I think I agree that there’s unlikely to be one correct ‘Christian’ answer to issues of climate change or roads and transport (and certainly not an answer to every question that happens to align perfectly with one particular political party. But surely our being Christian has some bearing on our stance towards these issues — if not at a narrowly political level (who I vote for, what policies I endorse, etc), then perhaps at the level of the attitude and tone we bring to broader public engagements (trusting that Jesus is Lord, recognising the pervasiveness of sin, etc).

      I know it doesn’t sound very two kingdoms-ish. So what say you?

    3. I’m not for a moment suggesting that a Christian’s faith is somehow excluded from their every interaction in the world. The example you gave is a good one – if nothing else, our faith should impact the tone and attitude.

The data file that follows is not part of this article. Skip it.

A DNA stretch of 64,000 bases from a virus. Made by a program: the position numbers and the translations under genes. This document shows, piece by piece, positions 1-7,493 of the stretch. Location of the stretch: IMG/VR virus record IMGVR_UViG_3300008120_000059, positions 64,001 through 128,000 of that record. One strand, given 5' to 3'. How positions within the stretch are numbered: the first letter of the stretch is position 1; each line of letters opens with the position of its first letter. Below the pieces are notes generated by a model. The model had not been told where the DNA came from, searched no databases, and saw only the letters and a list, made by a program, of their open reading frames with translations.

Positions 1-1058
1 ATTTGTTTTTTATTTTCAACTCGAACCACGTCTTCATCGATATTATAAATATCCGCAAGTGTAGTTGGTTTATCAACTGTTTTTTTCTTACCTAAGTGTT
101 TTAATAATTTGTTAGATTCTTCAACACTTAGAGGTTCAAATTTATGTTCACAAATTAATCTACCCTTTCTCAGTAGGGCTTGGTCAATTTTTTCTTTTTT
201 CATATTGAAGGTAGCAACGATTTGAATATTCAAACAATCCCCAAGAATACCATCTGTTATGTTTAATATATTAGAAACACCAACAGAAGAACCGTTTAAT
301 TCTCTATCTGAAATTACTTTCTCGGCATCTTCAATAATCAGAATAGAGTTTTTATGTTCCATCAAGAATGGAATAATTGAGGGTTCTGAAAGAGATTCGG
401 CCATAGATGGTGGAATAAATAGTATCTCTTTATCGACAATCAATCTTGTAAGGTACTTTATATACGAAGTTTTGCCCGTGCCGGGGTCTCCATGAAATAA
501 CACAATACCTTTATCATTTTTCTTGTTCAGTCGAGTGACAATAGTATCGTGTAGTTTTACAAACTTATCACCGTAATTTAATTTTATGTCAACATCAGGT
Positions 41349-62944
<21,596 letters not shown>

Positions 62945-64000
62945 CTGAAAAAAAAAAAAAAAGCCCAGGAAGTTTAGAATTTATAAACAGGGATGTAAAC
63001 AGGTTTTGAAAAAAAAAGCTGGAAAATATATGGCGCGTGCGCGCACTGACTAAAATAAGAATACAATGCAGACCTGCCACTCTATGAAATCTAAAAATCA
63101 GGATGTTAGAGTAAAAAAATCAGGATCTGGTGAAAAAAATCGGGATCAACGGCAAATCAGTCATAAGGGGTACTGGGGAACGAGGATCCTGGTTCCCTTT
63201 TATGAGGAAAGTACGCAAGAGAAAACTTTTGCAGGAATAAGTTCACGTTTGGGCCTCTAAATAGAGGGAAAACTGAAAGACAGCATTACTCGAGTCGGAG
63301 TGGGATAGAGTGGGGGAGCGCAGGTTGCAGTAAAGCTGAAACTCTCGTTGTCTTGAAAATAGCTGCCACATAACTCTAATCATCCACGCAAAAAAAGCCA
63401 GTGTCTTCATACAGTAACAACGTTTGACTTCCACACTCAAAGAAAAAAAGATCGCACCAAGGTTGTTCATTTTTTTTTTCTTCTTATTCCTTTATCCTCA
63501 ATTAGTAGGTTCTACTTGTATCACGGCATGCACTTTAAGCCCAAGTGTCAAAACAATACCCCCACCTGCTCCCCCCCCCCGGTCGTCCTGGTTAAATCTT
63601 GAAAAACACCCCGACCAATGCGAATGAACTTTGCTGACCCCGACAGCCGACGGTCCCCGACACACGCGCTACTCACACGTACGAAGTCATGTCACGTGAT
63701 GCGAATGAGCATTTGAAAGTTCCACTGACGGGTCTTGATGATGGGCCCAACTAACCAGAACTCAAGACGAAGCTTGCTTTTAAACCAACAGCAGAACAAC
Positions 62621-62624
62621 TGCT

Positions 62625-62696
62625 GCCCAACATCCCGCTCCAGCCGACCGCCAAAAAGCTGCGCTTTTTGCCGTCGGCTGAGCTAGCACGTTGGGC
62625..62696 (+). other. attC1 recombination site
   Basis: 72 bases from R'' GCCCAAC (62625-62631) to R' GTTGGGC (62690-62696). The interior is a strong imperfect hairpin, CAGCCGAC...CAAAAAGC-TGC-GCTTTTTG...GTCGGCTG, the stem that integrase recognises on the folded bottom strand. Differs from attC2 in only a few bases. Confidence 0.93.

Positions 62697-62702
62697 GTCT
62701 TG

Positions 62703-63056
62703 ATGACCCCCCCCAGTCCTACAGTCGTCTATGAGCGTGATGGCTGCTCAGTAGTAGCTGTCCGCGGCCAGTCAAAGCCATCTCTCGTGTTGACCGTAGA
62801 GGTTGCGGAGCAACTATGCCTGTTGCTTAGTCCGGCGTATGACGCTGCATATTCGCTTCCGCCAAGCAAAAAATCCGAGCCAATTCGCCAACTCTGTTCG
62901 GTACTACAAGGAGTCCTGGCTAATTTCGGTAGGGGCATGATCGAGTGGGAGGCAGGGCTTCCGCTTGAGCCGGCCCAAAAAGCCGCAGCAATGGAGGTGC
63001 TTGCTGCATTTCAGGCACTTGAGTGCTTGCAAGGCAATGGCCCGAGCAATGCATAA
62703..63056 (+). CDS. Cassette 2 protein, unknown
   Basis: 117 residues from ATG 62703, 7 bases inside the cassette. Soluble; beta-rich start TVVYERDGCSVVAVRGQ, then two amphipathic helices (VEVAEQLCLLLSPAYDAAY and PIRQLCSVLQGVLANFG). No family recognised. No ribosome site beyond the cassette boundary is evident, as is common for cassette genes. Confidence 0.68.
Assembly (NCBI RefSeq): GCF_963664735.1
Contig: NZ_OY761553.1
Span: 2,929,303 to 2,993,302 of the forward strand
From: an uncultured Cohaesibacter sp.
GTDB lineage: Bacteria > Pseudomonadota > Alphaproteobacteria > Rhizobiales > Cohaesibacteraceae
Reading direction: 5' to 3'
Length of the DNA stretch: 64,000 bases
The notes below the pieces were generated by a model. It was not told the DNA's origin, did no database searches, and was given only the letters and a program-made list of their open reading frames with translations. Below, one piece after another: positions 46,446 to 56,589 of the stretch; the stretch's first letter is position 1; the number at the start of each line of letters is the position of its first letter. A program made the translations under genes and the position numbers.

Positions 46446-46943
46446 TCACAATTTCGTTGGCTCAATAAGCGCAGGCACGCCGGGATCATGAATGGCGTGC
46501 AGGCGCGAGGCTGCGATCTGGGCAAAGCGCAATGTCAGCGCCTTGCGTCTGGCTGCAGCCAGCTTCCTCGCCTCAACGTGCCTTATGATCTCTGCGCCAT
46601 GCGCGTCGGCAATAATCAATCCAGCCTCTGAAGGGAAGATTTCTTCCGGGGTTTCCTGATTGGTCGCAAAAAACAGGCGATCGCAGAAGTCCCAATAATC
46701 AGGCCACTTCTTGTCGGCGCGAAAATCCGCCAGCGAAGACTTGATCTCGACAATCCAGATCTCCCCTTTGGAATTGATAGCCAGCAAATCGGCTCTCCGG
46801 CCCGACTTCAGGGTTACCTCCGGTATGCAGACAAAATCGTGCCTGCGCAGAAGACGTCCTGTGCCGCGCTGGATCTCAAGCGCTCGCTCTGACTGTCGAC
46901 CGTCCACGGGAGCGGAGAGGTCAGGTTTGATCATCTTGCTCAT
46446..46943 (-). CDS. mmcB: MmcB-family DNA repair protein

However, while the tone and underlying assumptions with which we approach public debate may well be uniquely Christian, the outcomes, actions and arguments (and there’s my plug for natural law!) will probably not be distinctly “Christian.” However Christian political parties would have us believe that there is a Christian outcome for defence spending, drug legalisation, homosexual marriage and women in burkas.

      And so, in true 2K fashion, I would call on, for example, Jeremiah’s commands to the exiles in ch. 29 which – and I understand that they are not referring to politics, but rather to cultural engagement generally – give no indication of a distinctly Jewish way of interacting, rather the emphasis is simply on interacting. Presumably the prophet knew he was writing to God’s people, and so he assumed that they couldn’t help but exist as such (and thus, bring a certain tone, etc to the various activities to which they were called). But they didn’t need to go looking for ways to assert that their house-building and garden-planting was “Christian.”